The hooliganism of losers

A Europe long at peace is once again a seething continent. In France, Greece and Spain crowds of youths are out demonstrating against their situation, and in London they have reduced neighbourhoods to rubble and ashes. What is going wrong here? wonders a German columnist.

Published on 25 August 2011 at 14:51
Madrid, May 2011. "Youth without a future". A dummy in Puerta del Sol square, where protesters from the "Democracy Now" movement gathered.

An investor from China or India loaded with millions of dollars or euros who comes to Europe wondering where he might invest them will land in a continent where, after decades of calm, the political and social climate is once again heating up. The London riots that followed the death of a 29-year-old probable criminal have, for the time being, only just settled down.

Nowhere in the riots were any posters or banners held aloft; the more down-to-earth goal was, apparently, to wreck and to loot. Attempts to trot out a political sounding board to cover up essentially criminal activities were already getting underway during that very first night of rioting in London. Quickly, everyone nodded in agreement that the mob brought together by Twitter were the marginalised victims of the cold-hearted austerity of the Tories and Lib-Dems.

Europe has lived well beyond its means

Now they’re popping up again, the talking heads and experts who were always so sure that only pouring more money into the districts taken over by the mobs would stave off this kind of disorder. And, as always, they insinuate that the more doggedly the British government pushes through its austerity measures, the more we’ll just have to expect these anarchic rebellions. Somewhat at odds with that interpretation was the response of the Labour MPs from the hotspots, who show far less ‘understanding’ for the violence of a mob that they see for what these arsonists actually are: criminals.

The riots in London are the mere hooliganism of losers on the margins of a society that has little sympathy for losers. Among the arsonists are people who no longer have any values, who have grown accustomed to getting money from the state and who complain if the benefits aren’t as generous as they once were. Far more Europeans – and among them many young faces – are going to have to confront this problem in the foreseeable future.

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Since all the countries in Europe have, in part, lived well beyond their means, they will invariably have to cut back on their spending. And so the musty illusion of a prosperous EU will be abandoned – that idea that everything is continuously getting better without us Europeans actually having to work especially hard at it. The past 66 years of peace have been paid for by an ever more bounteous welfare state. That's over.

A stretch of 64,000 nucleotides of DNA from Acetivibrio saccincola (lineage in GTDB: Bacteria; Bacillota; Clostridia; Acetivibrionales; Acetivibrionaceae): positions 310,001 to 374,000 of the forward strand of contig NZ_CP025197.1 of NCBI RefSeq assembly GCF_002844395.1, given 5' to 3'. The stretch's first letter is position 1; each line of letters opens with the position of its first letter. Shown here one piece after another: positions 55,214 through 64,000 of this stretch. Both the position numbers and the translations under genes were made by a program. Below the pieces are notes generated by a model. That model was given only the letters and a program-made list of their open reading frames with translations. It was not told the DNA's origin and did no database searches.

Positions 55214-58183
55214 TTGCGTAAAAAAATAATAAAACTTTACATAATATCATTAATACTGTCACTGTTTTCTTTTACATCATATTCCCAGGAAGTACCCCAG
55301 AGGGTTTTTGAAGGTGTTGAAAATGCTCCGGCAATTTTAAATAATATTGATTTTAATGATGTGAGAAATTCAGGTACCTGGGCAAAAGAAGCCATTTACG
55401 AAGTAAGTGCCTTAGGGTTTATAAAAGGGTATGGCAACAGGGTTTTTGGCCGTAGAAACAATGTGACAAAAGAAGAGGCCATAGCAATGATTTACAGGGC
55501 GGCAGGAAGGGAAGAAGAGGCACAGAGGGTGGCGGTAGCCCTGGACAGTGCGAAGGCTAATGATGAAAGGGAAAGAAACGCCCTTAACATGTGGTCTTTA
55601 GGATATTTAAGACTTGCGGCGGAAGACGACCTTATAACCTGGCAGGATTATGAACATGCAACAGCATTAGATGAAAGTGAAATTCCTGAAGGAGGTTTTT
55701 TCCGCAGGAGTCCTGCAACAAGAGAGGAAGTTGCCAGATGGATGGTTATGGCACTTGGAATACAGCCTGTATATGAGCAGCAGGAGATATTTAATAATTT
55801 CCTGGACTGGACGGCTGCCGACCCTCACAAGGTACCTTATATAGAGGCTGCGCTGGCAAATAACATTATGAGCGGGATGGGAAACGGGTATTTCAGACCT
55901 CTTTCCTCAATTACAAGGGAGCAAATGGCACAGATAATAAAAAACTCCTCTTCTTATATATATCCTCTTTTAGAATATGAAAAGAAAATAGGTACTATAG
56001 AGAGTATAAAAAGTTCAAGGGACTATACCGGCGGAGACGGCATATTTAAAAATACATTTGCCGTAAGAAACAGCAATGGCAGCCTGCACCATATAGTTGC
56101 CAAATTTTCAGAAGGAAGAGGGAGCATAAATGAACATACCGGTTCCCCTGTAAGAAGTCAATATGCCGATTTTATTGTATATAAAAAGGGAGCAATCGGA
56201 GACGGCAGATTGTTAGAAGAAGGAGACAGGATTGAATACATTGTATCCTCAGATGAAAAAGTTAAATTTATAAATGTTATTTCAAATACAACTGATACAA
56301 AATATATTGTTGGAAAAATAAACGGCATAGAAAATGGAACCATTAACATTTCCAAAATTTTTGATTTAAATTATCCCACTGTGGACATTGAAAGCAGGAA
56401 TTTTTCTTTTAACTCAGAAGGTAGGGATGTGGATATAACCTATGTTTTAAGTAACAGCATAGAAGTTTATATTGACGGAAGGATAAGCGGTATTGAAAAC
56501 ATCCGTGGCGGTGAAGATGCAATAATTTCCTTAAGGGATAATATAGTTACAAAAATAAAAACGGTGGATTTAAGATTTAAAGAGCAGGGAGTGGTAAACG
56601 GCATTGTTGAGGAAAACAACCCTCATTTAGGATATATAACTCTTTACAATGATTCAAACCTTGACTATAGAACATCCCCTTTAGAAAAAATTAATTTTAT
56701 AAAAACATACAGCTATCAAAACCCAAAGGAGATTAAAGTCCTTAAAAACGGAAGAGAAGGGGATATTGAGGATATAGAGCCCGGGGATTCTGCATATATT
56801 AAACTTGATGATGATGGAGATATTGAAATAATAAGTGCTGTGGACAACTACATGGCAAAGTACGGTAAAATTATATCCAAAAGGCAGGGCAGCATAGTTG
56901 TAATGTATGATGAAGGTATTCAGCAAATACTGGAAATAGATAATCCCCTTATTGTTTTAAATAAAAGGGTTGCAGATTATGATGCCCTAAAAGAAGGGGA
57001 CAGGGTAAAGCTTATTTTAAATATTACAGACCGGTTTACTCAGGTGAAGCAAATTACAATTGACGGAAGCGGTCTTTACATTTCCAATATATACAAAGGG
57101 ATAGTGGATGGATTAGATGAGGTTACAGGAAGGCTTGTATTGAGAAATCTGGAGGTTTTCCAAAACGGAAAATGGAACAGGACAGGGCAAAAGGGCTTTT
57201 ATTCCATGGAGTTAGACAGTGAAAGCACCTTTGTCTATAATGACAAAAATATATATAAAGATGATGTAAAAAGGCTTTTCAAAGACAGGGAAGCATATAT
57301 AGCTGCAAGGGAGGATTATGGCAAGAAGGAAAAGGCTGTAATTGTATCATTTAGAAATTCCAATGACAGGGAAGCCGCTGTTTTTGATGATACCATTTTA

They don’t have any plan for tomorrow

The acts of juvenile rebellion that we have seen convey a mood of fear and inflexibility that fails to take on board the reality that this generation is actually better off than its predecessors. All over the world, in both the affluent and the emerging nations, skilled workers are in demand. Never before has the outlook for young, well educated people been as bright as it is today. Curiosity, flexibility and a spirit of adventure are all that is asked for – but there’s precious little of that in the rowdy sub-culture of rioters among today’s youth.

Where protests strive constructively to win more and better education to improve one’s chances for a brighter future, those demonstrations are driven by an impulse that is neither exactly heroic nor pathetic; but, rather, valuable and worth the fight. Youth unemployment in Italy and Spain is shockingly high, and consequently, opportunities to get ahead are much reduced. Young people want the same gilt-edged privileges that their parents' generation enjoyed, but they don’t yet understand that merely holding onto those privileges is what is shutting them out of the labour force.

Those out complaining in Madrid and Athens are, unfortunately, all too often precisely those who don’t have any plan for tomorrow, those who can only turn their noses up at what the politicians set down in front of them. That’s what binds them to that crowd that, particularly in London, strikes fear into their own community, and damages and nearly destroys it.

Overwhelming majority of young Europeans are pragmatists

Europe needs once more a positive narrative about itself, as Die Welt editor Clemens Wergin writes in his blog – a narrative that will persuade the rest of the world that Europe is ready to take on the future. Europe’s youth, especially in this era of demographic crisis, will have to shoulder a special responsibility for this.

The overwhelming majority of young Europeans have decided, rather soundly, on a mildly heroic, highly sensible pragmatism: to become fully qualified, multilingual and hopefully spend some semesters or academic years abroad. That’s why the European protests of the recent weeks and months should not be glorified as some sort of emancipatory outcry, but as a terminal moraine for that old Europe that combines excessive demands with little initiative and dodges the economic facts.

Before that hypothetical investor from China or Singapore departs these shores with head hung low, we can only hope he was able to watch another vision of a future Europe that also flickered across the television screens: on the morning after, young people, brought together by twitter too, holding brooms up high as they set out to sweep up around London. To tackle the problems, not just gripe.

Translated from the German by Anton Baer

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